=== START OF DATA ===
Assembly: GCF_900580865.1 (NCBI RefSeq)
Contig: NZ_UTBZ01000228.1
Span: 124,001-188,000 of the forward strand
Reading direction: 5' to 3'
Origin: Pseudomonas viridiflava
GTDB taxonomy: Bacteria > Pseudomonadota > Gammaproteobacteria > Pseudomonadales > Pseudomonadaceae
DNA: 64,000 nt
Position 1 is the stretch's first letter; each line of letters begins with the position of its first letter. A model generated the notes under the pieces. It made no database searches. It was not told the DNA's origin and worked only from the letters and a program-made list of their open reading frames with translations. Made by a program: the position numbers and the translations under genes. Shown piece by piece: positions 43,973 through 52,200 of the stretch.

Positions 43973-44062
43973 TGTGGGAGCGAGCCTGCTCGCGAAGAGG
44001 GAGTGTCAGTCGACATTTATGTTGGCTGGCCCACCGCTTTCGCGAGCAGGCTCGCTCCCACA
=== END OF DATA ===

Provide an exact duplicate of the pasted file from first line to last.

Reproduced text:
Assembly: GCF_900580865.1 (NCBI RefSeq)
Contig: NZ_UTBZ01000228.1
Span: 124,001-188,000 of the forward strand
Reading direction: 5' to 3'
Origin: Pseudomonas viridiflava
GTDB taxonomy: Bacteria > Pseudomonadota > Gammaproteobacteria > Pseudomonadales > Pseudomonadaceae
DNA: 64,000 nt
Position 1 is the stretch's first letter; each line of letters begins with the position of its first letter. A model generated the notes under the pieces. It made no database searches. It was not told the DNA's origin and worked only from the letters and a program-made list of their open reading frames with translations. Made by a program: the position numbers and the translations under genes. Shown piece by piece: positions 43,973 through 52,200 of the stretch.

Positions 43973-44062
43973 TGTGGGAGCGAGCCTGCTCGCGAAGAGG
44001 GAGTGTCAGTCGACATTTATGTTGGCTGGCCCACCGCTTTCGCGAGCAGGCTCGCTCCCACA